Often the dead body lying in front of the cemetery or the General Hospital would belong to a thief or some other petty criminal. We knew this—everyone knew this—because of the way the corpse had been treated, or because a close friend, a family member, had been there, witnessing and perhaps even participating in the event.
A tire would be slung over the neck of the accused. After beating them blue-black, someone would pour fuel and light a match. The crowd would watch the body burn, green-blue-yellow tongues of flames eating skin, the air thick with the smell of burnt hair and flesh. The stench would hang in the air for days to come—reminding me, strangely, of Christmas and the death that often accompanied the celebrations.
If the burnt body was missing a head, it suggested the work of the Bakassi Boys.
Anger at the government’s failure to act on the crime wave had given rise to the brute justice meted out by the Bakassi Boys. Drunk on power, the Boys were the manifestation of communal fear, a diabolical power that armed and protected them. Bakassi Boys took what they wanted and became the law, which they alone made, adjudicated, and enforced.
The Bakassi Boys had not always been killers disguised as a vigilante group. They had started out as a group of shoemakers and traders at the gigantic Ariaria Market, the home territory for generations of dreamers who migrate to Aba with hearts full of hope. The Boys’ origins lay in the self-defence group that banded together to fight the criminals violently robbing their market stores and workshops. The strategy worked where generations of corrupt police officers and government officials had failed; soon, Bakassi-style self-defence groups had sprung up across the city.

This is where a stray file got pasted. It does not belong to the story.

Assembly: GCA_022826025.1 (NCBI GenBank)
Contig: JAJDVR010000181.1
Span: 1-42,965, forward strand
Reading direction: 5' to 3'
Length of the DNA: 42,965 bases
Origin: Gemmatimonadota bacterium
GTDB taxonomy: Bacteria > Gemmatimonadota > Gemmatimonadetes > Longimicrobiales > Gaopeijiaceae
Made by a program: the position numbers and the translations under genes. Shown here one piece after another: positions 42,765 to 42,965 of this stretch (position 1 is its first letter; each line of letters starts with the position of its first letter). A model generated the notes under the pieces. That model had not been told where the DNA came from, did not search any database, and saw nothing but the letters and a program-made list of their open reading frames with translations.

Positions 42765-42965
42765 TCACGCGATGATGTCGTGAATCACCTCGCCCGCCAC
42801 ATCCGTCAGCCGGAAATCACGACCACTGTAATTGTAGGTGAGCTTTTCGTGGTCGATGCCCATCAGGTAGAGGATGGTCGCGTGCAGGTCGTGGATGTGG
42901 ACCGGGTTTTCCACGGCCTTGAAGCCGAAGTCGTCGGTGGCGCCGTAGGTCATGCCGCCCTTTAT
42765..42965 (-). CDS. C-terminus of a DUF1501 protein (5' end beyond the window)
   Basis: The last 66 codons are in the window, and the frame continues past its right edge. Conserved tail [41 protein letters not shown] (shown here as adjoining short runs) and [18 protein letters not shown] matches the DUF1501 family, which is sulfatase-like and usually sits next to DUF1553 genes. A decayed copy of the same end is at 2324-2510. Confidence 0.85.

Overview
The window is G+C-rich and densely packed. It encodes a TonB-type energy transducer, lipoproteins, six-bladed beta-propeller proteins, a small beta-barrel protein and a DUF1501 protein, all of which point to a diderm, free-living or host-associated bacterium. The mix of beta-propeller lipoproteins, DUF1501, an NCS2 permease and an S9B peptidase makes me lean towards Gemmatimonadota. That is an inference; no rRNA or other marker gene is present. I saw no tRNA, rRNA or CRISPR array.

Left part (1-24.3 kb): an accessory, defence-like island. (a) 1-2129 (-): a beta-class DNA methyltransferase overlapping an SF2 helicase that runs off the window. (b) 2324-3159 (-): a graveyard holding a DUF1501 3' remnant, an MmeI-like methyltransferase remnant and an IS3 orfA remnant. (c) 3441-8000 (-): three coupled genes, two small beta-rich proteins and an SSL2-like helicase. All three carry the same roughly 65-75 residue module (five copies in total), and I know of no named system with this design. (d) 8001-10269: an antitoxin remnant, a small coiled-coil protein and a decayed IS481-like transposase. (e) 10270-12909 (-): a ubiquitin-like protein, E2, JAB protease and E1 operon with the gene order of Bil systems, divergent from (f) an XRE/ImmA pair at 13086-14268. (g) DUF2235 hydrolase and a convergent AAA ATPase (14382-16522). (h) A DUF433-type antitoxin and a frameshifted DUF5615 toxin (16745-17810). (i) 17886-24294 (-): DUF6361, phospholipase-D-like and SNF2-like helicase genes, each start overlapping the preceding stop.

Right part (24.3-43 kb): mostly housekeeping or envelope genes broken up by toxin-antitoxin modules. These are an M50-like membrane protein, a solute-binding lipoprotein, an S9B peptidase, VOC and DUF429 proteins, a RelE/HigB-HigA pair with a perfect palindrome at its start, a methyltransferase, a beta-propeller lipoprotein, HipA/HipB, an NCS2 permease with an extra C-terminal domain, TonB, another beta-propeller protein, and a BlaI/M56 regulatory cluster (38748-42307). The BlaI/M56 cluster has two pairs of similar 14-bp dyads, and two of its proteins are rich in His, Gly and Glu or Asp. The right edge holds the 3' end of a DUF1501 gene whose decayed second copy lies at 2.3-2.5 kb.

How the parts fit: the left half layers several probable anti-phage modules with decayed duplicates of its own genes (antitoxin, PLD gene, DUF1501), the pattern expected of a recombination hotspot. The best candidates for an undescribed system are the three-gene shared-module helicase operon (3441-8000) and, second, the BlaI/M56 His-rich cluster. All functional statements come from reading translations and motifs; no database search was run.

My daring brother, brave enough to flout my mother’s rule against mingling with other children from our neighbourhood, would sneak off to play and I, ever his shadow, tagged along. We divided ourselves into groups: criminals and Bakassi Boys. We saw the Boys as brave, strong and, according to rumours, possessed of supernatural abilities. They could vanish into thin air whenever they wished; they were completely immune to bullets or machete cuts.
In our play, we re-enacted stories of notorious criminals being caught and publicly executed, pantomiming gun shots and machetes clashing against each other. We hissed to mimic sharp blades cutting through flesh and bone, separating head from body in one deft move. We sang the songs of the Bakassi Boys, imitated their swagger. We were proud of being chosen to play a Bakassi Boy—we knew death would never come for us. Death was for criminals—no one wanted to play them. Bakassi Boys were our comic book heroes, only they were real, flesh and blood, living among us.
In 2010, I was in boarding school when, the school closed suddenly, in the middle of the term. Aba was burning again and our parents were called to come and pick us up. Stories came to us through the whispered voices of the parishioners who worshipped at the school’s chapel: trailers loaded with fierce looking soldiers were arriving in Aba to flush out kidnappers and militants.
Aba was, once again, unsafe. The people that could, ran. Kidnappers—men and women hungry for a change of fortune and angry at the system—were everywhere: taking ransoms and killing their victims. Crime had increased, as it had in the 2000s. The soldiers had arrived to bring peace, but we knew their arrival meant more bloodshed.
I was home in a matter of hours—though I boarded, my school was only two or three bus drops from home. The next day we fled Aba, heading to the bus station on foot so as to avoid attracting the kidnappers’ attention. The streets were mostly deserted; everyone else we encountered was fleeing too. We hear stories of people being turned back by military men at Osisioma, the city entrance, forced to go back into the city’s burning belly. The soldiers had told them that Aba was safe. No need for panic. This was a lie, we knew. Everyone did. We prayed the soldiers wouldn’t turn us back too.